Chocolate Orange Pie with Mascarpone Cream from nothing-in-the-house

We're taking a break from incessantly posting about our Kickstarter Campaign to bring  you a salivary-gland-stimulating (non-fried) pie recipe from nothing-in-the-house, a blog by the talented and sassy Emily Hilliard, who makes and shares her fantastic pies across Washington, DC.  She's also the author of PIE: A Hand-Drawn Almanac, which is beautifully illustrated by Elizabeth Graeber.  I own a copy and cherish it. 

Says Emily:

My friend Margaret and I started Nothing-in-the-House in 2005, right after we graduated college. We'd spent the whole summer picking berries and baking pies in our college town of Ann Arbor, and when I moved to Vermont that fall, Margaret suggested we start a blog to keep in touch through the pies we made. The name comes from a variety of "Nothing-in-the-House" pies, also called “desperation pies,”  that were popular during the Great Depression. They were made from a few inexpensive ingredients, or whatever you had in the cupboard.
Since 2005, the blog has evolved--though friends often contribute, I now do most of the writing and photographs. In my posts and baking, I try to bring in a little of my folklore background, incorporating historical context with personal narrative (mine and other's), celebrating both home and professional bakers and investigating this humble dessert's presence in popular and traditional culture.  

yes, please!

yes, please!

And now the recipe...

Chocolate Orange Pie with Mascarpone Cream
Adapted from Serious Eats


Nothing-in-the-House pie crust, halved
2 c. (16 oz.) whole milk
3 Tblsp. orange zest (from about 3 oranges), plus additional for garnish
13 oz. 65% chocolate, chopped
Pinch of sea salt
1/2 c. (4 oz.) mascarpone cheese
6 oz. heavy whipping cream
2 Tblsp. confectioner's sugar


For crust:

1. Prepare half of the Nothing-in-the-House pie crust as per the directions. Chill dough at least 1 hour before rolling out and fitting into a greased and floured 9-inch pie pan. Preheat the oven to 375 degrees F.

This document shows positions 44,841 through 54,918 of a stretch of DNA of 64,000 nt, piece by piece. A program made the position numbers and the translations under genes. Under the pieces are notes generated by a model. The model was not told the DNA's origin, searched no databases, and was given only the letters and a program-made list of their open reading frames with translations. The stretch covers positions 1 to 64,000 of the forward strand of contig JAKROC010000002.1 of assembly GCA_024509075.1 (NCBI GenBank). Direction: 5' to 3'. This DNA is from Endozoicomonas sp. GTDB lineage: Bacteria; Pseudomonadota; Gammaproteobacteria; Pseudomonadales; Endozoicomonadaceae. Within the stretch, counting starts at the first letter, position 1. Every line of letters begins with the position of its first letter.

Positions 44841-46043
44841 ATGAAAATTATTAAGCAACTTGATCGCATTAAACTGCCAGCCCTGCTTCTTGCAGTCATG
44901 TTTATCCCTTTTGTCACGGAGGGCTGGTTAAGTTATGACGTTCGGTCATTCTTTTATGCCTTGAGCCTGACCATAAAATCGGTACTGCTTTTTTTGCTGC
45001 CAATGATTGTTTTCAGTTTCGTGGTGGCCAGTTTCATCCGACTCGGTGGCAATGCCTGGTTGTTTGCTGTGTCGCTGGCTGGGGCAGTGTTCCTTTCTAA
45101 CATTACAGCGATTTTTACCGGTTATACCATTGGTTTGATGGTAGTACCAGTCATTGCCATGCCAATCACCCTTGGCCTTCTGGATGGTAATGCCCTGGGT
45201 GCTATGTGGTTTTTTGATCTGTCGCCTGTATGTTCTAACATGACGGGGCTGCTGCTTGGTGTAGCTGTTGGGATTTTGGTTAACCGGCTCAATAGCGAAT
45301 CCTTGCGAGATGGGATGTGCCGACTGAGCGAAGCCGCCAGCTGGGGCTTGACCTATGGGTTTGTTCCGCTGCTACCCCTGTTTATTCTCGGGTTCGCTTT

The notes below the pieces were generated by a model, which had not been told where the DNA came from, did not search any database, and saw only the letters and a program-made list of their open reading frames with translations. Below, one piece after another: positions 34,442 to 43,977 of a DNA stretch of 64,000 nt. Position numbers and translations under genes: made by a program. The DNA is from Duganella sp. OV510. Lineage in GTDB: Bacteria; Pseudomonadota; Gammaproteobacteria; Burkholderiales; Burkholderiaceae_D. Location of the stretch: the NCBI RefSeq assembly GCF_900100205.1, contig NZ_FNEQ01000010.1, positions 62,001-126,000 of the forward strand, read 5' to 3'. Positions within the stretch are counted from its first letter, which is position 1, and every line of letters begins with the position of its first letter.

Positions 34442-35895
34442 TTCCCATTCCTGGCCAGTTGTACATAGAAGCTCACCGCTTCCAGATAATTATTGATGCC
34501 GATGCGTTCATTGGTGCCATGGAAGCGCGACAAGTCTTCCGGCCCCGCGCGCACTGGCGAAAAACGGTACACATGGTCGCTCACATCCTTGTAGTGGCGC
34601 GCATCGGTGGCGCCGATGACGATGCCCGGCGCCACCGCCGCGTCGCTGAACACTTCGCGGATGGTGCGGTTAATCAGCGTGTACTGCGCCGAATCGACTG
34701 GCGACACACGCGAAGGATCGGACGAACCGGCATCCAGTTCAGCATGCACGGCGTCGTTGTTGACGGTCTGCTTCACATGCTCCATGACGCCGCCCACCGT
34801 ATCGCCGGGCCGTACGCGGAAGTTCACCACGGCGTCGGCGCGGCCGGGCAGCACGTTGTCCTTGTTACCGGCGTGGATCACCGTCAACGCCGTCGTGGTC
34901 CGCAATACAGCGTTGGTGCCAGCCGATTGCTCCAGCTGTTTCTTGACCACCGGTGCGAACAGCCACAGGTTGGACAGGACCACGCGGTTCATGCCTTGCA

2. Using a fork, prick chilled crust all over the bottom. Line crust with parchment paper and pie weights or dried beans and bake for 25 minutes. After 25 minutes, remove weights, reduce temperature to 350 degrees F and bake until crust is golden brown, about 20 minutes more. Let crust cool completely.

For filling:

1. In a medium saucepan, whisk milk and orange zest. Place pan over medium heat and bring milk just to a boil, then remove from heat and let sit about 20 minutes. Pour the milk mixture through a sieve and  return milk to the cleaned saucepan. 

2. Combine the chopped chocolate and salt in a large heat-proof bowl. Bring milk just to a boil and pour over the chocolate mixture, letting it sit, covered, for 2 minutes, then stirring until chocolate is melted. 

3. Return mixture back to the saucepan over low heat, stirring continuously for about 8 minutes (make sure to keep stirring so chocolate does not burn on the bottom of the pan). The mixture will thicken and begin to bubble. Continue stirring until it becomes the consistency of a thick ganache. Remove from heat and pour into the pie shell. Press plastic wrap directly onto the surface of the chocolate and chill for at least 4 hours, or overnight, if possible. When ready, the chocolate will be set up like a thick chocolate mousse.

For mascarpone cream:

1. In the bowl of a stand or hand mixer fitted with the whisk attachment, whip the cream and confectioner's sugar together until the cream is thickened but does not yet hold soft peaks. Add the mascarpone and whip until the mixture holds medium peaks.

2. Mound the cream on the center of the pie and decorate with orange zest curls or candied orange zest, if desired. Serve slightly chilled or at room temperature. Enjoy! And you don't even have to "whack and unwrap."